VANCOUVER – Striking ambulance paramedics say their employer is intent on intimidating and disciplining ambulance crews who perform the proper legal safety checks on their ambulances.
CUPE 873 says management has instructed emergency dispatch (EMD) members to refuse to acknowledge crews who are booking out of service to perform their legally required safety checks/pre-trip inspections. Upon receiving a call from a crew to state they are out of service, dispatchers have been instructed to respond with “negative, you are to remain available for calls.” Upon receiving a call, EMD’s are to assign it to the crew, and ask “Are you refusing the call?”
According to Ambulance Paramedics of BC president John Strohmaier “this clearly shows management’s intent to intimidate and discipline paramedics who are simply complying with WorkSafeBC regulations and the Motor Vehicle Act.’’ He added that there have been several cases of catastrophic brake failure, including one today in New Westminster and one last week in a Burnaby school yard. “At the least this takes an ambulance out of service, at the most, someone could be injured or worse.
“The union takes this very seriously. We are appalled that the employer would take a stance like this on a fundamental safety issue and have been advised by our legal council that this BC Ambulance Service direction may, in fact, be illegal.”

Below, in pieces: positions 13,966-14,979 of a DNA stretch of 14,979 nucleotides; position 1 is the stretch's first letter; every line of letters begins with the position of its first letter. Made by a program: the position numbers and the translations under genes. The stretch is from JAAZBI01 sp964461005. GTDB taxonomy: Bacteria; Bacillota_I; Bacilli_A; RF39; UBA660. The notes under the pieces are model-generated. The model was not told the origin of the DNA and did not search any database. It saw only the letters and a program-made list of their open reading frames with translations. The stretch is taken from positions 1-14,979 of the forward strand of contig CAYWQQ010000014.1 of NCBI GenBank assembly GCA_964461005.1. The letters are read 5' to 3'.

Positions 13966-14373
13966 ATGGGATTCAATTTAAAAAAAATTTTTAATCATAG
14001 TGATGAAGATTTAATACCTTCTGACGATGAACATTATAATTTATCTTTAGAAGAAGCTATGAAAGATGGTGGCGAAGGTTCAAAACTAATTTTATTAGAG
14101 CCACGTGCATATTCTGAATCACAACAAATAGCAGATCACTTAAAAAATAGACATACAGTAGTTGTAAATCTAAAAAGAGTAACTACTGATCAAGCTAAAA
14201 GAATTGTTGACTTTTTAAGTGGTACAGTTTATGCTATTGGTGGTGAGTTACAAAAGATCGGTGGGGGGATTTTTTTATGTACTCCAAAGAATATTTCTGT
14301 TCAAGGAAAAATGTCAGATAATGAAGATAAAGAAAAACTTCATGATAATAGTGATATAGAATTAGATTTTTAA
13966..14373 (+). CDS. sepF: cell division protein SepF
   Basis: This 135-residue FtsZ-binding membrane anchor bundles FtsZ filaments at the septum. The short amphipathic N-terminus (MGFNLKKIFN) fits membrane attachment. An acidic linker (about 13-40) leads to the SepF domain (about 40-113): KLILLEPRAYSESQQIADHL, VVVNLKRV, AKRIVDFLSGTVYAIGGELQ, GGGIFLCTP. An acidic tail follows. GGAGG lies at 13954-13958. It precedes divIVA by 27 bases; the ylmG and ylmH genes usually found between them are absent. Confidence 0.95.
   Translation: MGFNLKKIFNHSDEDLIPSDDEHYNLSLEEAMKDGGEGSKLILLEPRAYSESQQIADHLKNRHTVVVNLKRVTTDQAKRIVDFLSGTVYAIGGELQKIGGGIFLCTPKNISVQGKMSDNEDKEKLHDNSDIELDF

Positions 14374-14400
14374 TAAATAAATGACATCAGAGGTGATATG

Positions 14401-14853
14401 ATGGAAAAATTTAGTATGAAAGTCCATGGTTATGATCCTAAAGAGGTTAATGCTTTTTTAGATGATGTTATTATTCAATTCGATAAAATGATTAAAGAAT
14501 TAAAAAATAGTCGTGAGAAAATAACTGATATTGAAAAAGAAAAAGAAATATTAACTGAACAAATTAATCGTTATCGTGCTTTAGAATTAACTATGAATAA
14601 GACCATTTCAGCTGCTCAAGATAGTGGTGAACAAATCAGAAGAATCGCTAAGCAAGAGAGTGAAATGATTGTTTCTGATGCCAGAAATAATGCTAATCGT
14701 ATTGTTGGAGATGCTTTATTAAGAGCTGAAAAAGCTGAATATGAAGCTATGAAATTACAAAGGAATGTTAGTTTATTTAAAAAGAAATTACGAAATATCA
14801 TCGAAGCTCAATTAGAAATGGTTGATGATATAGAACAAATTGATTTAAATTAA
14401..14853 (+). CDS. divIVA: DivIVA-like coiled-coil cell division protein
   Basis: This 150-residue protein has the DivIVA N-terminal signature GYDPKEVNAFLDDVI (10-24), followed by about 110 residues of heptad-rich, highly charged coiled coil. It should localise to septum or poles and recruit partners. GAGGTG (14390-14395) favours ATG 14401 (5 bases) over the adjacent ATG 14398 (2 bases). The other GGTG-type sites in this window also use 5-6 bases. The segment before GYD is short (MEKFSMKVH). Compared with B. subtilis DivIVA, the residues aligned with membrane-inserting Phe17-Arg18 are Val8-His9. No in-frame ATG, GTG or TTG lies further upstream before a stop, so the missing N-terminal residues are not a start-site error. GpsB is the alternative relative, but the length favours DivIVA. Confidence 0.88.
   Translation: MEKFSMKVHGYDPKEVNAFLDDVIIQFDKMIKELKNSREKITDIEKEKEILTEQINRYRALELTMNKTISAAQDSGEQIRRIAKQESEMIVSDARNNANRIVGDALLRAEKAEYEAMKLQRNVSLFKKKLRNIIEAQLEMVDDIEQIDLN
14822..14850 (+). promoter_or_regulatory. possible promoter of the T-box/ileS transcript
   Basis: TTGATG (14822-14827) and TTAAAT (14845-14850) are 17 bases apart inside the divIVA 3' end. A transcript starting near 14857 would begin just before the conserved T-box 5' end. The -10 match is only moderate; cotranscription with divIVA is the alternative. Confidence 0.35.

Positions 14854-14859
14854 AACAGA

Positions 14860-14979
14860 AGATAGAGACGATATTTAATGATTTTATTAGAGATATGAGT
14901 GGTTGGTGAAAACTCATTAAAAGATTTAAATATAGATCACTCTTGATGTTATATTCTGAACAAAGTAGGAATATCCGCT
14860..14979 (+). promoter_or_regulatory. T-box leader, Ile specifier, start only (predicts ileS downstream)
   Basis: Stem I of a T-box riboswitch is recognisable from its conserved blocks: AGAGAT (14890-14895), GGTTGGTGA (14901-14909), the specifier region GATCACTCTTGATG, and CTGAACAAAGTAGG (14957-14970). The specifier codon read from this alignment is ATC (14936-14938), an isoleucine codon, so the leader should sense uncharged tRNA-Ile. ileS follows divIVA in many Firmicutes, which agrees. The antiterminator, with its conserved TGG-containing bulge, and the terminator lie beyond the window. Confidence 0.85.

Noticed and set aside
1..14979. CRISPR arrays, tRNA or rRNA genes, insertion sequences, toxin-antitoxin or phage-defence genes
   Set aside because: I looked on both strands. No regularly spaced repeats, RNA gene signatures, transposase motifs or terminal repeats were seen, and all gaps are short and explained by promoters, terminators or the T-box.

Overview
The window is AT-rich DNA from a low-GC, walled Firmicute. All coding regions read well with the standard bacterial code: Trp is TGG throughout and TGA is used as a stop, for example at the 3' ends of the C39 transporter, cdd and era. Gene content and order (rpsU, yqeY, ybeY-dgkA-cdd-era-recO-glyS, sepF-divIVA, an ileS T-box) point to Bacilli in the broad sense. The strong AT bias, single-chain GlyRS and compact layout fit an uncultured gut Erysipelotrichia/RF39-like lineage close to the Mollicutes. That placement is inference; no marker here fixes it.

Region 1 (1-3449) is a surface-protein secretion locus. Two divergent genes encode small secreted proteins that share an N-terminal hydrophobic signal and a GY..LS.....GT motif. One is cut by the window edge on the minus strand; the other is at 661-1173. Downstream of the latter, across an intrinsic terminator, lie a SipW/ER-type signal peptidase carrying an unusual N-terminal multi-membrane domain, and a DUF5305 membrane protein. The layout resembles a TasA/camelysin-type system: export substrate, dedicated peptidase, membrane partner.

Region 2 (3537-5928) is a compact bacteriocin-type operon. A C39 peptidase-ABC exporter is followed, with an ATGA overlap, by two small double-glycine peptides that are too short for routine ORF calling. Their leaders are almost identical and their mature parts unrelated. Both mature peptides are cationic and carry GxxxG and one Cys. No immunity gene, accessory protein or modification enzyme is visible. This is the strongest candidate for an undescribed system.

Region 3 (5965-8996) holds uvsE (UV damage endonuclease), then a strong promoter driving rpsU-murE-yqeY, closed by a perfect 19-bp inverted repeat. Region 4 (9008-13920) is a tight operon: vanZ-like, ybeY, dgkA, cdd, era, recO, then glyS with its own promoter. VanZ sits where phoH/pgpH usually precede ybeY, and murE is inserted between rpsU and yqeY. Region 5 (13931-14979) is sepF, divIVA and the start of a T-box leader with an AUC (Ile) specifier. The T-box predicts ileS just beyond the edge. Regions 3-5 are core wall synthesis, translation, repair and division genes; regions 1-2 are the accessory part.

The union says that the employer’s policy “shouldn’t supercede the law – ambulance crews are required to perform vehicle safety checks/pre-trip inspections for good reason under the Motor Vehicle Act, and that takes about 20 minutes.” The employer claims a two-minute check is sufficient.
Strohmaier added that while under an Essential Services Order the general rule is “obey now - grieve later,” one exception is when obedience would place workers and the public in a clearly dangerous situation. “Catastrophic brake failure is definitely a dangerous situation.”
The 3,500 members of the Ambulance Paramedics of BC, CUPE 873, have been on strike since April 1 for improved staffing, better equipment, wage parity and a multi-year contract.